The Church of England and Social Reform since 1854

The Church of England and Social Reform since 1854

The Church of England and Social Reform since 1854

The Church of England and Social Reform since 1854

Excerpt

The Church of England during the nineteenth century seemed to have an unhappy faculty for putting its worst foot forward. In theological matters it was most in the public eye when party strife was bitterest and recrimination most violent. From time to time it defended privileges that seem almost indefensible and resisted changes that were not only popular but inevitable. Sometimes, however, faults were attributed to the whole Church which only a part of it possessed. On more than one occasion the well-advertised misdeeds of a few clergymen brought undeserved blame upon all. Moreover, there were always plenty of critics who seemed eager to interpret their actions in the worst possible light. As a result the quiet but fruitful labors of many churchmen were often lost sight of. To a certain extent this is true even of the Christian Socialists, and historians usually treat the movement as a temporary aberration of churchmen which came to an end shortly after 1850. Quite in the approved manner two writers of great repute dispatch it with a single sweep of their rhetoric: it had, they say, "more body and more passion than 'Young England' but not a very much longer life." The narrowness of this view is patent to anyone who has read A. V. Woodworth's excellent but neglected little study of the movement.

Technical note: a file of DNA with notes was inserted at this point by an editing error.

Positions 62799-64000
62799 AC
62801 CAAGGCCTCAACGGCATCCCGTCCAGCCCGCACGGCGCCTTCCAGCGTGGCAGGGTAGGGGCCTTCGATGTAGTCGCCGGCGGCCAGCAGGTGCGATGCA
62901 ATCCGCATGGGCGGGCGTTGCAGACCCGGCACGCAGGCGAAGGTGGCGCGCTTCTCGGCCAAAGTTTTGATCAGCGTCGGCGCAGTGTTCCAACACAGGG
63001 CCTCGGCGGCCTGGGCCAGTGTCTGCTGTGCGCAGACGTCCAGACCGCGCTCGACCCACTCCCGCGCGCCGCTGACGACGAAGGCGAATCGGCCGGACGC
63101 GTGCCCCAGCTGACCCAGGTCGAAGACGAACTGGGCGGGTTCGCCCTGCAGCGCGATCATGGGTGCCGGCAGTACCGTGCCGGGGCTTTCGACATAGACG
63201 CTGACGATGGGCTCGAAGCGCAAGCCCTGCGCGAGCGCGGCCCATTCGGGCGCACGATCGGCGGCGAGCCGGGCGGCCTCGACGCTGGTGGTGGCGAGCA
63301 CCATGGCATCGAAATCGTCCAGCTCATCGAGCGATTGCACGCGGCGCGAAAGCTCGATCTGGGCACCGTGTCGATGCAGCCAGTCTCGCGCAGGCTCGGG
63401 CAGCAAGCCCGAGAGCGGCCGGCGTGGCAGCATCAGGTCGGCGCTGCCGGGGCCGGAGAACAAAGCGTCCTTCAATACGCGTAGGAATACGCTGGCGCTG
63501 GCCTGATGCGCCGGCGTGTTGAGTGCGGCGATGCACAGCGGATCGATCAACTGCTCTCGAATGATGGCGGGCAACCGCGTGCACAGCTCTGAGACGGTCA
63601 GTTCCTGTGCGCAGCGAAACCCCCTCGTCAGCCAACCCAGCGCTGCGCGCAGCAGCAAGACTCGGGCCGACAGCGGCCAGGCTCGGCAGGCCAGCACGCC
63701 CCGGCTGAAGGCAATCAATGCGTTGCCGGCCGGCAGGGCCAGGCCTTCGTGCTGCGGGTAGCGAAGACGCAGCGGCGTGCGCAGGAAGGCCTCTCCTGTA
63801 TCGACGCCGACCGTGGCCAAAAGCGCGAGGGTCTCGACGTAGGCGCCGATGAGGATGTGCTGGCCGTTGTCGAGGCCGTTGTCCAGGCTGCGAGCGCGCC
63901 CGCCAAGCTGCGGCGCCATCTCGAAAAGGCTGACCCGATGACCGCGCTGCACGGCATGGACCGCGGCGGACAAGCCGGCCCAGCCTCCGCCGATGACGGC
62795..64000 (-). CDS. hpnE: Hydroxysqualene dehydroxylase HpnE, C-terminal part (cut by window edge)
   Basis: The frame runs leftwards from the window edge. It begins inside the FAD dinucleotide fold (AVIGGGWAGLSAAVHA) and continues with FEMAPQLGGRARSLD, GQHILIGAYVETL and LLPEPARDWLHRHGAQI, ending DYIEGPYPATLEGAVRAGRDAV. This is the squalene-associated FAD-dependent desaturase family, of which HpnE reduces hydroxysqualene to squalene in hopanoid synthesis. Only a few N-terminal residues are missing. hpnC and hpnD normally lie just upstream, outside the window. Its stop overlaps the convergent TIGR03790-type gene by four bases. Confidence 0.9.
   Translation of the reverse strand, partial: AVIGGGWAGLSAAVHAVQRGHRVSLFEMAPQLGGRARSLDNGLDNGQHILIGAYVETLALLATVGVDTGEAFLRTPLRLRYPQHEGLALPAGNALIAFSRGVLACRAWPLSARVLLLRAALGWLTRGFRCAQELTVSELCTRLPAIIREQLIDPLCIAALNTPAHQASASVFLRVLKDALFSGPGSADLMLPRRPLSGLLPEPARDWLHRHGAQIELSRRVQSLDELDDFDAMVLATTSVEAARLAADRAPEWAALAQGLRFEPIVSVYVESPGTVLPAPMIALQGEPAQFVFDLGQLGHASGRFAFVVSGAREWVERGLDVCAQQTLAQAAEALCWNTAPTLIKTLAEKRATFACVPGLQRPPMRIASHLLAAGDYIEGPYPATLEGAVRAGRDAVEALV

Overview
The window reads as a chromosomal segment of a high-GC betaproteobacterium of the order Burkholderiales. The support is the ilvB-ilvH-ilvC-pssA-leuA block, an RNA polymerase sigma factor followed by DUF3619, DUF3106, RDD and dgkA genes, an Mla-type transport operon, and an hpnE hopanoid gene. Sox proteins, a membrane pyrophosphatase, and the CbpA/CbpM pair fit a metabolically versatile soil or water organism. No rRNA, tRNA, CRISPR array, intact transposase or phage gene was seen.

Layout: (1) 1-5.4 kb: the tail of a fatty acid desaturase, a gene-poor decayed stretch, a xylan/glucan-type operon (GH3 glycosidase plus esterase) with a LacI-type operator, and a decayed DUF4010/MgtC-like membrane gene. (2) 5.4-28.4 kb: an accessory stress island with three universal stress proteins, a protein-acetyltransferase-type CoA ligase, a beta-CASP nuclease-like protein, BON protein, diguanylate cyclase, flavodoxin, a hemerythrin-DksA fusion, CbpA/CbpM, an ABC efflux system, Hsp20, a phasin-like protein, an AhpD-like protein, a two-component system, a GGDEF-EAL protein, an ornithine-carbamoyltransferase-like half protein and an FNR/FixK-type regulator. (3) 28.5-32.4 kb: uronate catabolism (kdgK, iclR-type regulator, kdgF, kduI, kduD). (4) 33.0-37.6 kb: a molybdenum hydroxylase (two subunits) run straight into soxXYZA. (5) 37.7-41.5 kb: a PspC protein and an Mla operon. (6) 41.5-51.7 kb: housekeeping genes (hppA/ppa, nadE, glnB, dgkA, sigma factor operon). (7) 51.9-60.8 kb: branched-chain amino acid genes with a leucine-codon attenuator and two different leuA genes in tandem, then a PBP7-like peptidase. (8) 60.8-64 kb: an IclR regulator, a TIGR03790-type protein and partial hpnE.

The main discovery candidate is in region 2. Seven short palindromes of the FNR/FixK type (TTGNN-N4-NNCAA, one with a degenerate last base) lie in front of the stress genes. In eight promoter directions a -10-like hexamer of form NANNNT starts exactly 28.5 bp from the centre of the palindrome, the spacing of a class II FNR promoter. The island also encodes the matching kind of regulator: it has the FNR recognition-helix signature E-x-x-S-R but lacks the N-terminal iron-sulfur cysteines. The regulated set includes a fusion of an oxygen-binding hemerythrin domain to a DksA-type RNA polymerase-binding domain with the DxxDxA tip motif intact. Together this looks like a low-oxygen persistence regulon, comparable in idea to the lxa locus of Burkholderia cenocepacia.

It is not the writer's purpose to rehabilitate the Church as an agency of reform. He desires merely to state its position with regard to some of the typical problems of the nineteenth and twentieth centuries, whether that position happens to have been admirable or the reverse. General attitudes and . . .

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